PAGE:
The AAVSO podcast is featured on 365 Days of Astronomy again this month.
Today we look at the many reasons variable stars are so interesting to astronomers and the impact variable star research has had on astronomy.
The study of variable stars permeates all branches of astronomy, but first and foremost, the study of variable stars is all about the secret life of stars. How they are born, the way they live and interact with the space around them, how they evolve throughout their lifetime, and ultimately, how they die.
So, what are stars and how are they formed?
A star is a massive object, typically comprised of mostly Hydrogen gas. In the beginning, a star condenses from a cloud of interstellar gases. This cloud gets perturbed enough by some external force that slightly denser pockets of material begin to form within it. Gravity causes these pockets to contract and as their rotation speeds up, causing in-falling material to form a disk we call an accretion disk. Eventually, there is a massive protostar at the center of this rotating cloud surrounded by a lumpy disk that will either be blown away by the star’s wind or become planets.
This protostar continues to grow, and after perhaps 100,000 years or so it is massive enough for nuclear fusion to ignite in its core. From this point on, the life story of our star is the perpetual balancing act between the force of gravity’s contraction and nuclear burning’s expansion trying to blow the star apart.
T Tauri stars are pre-main sequence stars that have recently emerged from this opaque envelope of stellar formation. Our own Sun presumably passed through this T Tauri stage some 4 1/2 billion years ago. Therefore, these stars offer us a peak into the early history of our own Sun and solar system, as well as other planetary systems.
Fortunately for us, most stars live out the majority of their lives peacefully converting hydrogen to helium for billions of years without any major fluctuations or changes. But as stars age and have converted more and more of their original mass from hydrogen into helium, changes begin to take place internally that change the size, temperature and behavior of the star.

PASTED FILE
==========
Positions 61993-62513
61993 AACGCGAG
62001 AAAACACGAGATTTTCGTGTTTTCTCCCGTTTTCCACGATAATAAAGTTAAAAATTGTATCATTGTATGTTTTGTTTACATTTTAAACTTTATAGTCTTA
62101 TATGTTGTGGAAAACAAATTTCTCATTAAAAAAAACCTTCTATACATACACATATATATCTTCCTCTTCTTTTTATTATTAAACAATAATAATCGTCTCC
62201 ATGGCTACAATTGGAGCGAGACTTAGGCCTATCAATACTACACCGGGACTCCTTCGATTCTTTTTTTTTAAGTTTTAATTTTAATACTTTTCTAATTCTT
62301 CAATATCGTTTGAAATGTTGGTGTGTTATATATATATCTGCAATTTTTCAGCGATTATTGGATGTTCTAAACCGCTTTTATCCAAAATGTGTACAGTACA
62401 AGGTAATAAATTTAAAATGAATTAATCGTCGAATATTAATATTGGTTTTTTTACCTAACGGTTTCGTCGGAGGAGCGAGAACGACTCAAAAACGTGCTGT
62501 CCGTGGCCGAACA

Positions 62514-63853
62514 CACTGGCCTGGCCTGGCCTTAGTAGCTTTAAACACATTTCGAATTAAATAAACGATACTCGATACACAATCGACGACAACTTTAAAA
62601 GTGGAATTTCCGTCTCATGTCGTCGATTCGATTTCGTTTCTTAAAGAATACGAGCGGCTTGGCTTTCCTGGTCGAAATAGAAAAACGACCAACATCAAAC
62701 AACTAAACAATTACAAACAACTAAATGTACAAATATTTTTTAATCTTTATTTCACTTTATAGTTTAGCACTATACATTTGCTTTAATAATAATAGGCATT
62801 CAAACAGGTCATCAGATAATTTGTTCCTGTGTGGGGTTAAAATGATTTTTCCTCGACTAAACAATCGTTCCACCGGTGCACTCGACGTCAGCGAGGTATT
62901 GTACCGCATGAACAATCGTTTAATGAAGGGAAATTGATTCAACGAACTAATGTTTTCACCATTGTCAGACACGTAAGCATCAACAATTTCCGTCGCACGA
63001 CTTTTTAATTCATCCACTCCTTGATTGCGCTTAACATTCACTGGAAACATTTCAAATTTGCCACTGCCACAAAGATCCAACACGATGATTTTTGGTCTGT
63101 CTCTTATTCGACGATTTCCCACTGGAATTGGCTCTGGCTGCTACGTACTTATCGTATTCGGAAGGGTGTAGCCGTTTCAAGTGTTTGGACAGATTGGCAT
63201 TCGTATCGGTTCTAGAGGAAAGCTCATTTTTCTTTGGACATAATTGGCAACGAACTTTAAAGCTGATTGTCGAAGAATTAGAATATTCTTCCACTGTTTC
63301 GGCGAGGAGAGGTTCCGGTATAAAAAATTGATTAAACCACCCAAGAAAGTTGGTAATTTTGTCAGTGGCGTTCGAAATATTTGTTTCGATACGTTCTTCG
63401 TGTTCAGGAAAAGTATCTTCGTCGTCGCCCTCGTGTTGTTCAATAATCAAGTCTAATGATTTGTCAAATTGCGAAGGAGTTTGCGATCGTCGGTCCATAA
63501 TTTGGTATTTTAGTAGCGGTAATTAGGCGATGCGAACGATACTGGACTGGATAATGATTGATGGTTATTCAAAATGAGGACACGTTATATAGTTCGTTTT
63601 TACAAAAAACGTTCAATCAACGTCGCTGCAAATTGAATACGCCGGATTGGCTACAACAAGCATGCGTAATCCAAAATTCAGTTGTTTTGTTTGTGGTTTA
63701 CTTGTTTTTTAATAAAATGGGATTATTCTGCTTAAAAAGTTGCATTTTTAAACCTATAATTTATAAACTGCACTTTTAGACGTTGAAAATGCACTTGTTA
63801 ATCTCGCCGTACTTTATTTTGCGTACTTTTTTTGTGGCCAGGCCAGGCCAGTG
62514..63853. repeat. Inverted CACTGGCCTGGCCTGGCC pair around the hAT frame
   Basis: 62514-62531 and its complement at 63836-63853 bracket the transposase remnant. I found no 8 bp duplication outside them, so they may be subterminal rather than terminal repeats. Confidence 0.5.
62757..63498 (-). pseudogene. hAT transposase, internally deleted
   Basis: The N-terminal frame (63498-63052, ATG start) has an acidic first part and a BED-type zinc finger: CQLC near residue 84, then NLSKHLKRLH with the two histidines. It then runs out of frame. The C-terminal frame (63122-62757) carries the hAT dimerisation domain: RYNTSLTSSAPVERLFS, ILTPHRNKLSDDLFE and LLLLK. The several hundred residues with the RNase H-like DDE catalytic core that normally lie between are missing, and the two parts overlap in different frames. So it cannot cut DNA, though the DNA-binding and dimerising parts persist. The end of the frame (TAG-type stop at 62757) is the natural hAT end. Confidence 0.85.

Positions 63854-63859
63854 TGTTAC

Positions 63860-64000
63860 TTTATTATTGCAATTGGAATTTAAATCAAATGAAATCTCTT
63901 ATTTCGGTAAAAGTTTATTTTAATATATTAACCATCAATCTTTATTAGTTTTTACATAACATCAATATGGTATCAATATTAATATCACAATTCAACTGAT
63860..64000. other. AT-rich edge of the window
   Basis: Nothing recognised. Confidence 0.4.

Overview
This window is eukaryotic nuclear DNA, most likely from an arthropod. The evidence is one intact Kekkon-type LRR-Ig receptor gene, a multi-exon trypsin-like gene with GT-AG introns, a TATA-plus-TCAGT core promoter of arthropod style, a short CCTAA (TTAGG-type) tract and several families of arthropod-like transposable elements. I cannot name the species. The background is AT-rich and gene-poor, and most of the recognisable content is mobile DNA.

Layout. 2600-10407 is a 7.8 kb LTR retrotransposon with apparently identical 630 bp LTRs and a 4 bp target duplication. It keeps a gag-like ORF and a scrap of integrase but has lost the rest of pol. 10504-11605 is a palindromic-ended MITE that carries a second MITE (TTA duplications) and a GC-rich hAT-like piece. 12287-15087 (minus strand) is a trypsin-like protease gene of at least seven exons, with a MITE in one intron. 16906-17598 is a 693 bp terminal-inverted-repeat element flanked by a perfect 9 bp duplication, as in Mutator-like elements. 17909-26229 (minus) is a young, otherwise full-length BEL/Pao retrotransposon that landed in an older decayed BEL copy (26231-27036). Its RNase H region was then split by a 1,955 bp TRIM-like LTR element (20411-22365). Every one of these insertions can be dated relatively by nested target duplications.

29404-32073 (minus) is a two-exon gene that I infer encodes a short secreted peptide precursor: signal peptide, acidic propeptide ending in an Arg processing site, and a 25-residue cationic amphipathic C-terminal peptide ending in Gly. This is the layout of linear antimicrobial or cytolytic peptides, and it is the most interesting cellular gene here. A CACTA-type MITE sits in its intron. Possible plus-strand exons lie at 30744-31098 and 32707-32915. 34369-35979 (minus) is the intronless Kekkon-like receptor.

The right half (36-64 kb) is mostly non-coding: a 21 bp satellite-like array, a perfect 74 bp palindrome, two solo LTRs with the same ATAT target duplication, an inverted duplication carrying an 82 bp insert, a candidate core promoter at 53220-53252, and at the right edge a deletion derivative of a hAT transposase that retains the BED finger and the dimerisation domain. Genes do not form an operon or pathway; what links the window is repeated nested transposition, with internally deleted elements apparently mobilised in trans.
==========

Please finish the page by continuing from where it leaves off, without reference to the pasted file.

As they approach middle age, many stars begin to swell as a reaction to their changing internal structure. A star like our Sun will increase its diameter by a hundred times or more, becoming what we call a red giant. Many of these red giant stars are variable stars, changing in brightness more or less regularly as their atmospheres expand and then contract on timescales of months or years. We’ve learned a lot about star’s internal workings, their atmospheres and stellar winds by studying pulsating red giants.
The stellar aging process also creates some of the most intriguing and beautiful celestial objects. Planetary nebulae are formed when a red giant star ejects its outer layers as clouds of luminescent gas. The Ring Nebula in Lyra and the Cat’s Eye Nebula in Draco are examples of the death throes of swollen, giant stars.
Even this phase is just a fleeting moment in the star’s history. In the end, the nebula will dissipate, and all that is left of our once proud star is a tiny, dense, hot white dwarf, the remnant of the core of our old, evolved star. 95% of all stars that we see in our own galaxy will ultimately become a white dwarf. That includes our Sun.
Not all stars expire so gracefully. Some super-massive stars die in violent explosions we call supernovae. These catastrophic explosions destroy the star and the energy released in the blast can outshine the entire galaxy the star resides in for weeks on end. The famous variable star Eta Carinae may be destroyed one day in exactly this manner.
One of the bi-products of all these dying stars is the heavier elements in the universe that make up our planet, the oceans, the atmosphere we breathe and the very stuff we are made of. All the heavy elements in the universe were created inside the bowels of stars that have long since blown up or blown off their atmospheres. We are indeed “stardust”, and we owe our very existence to variable stars.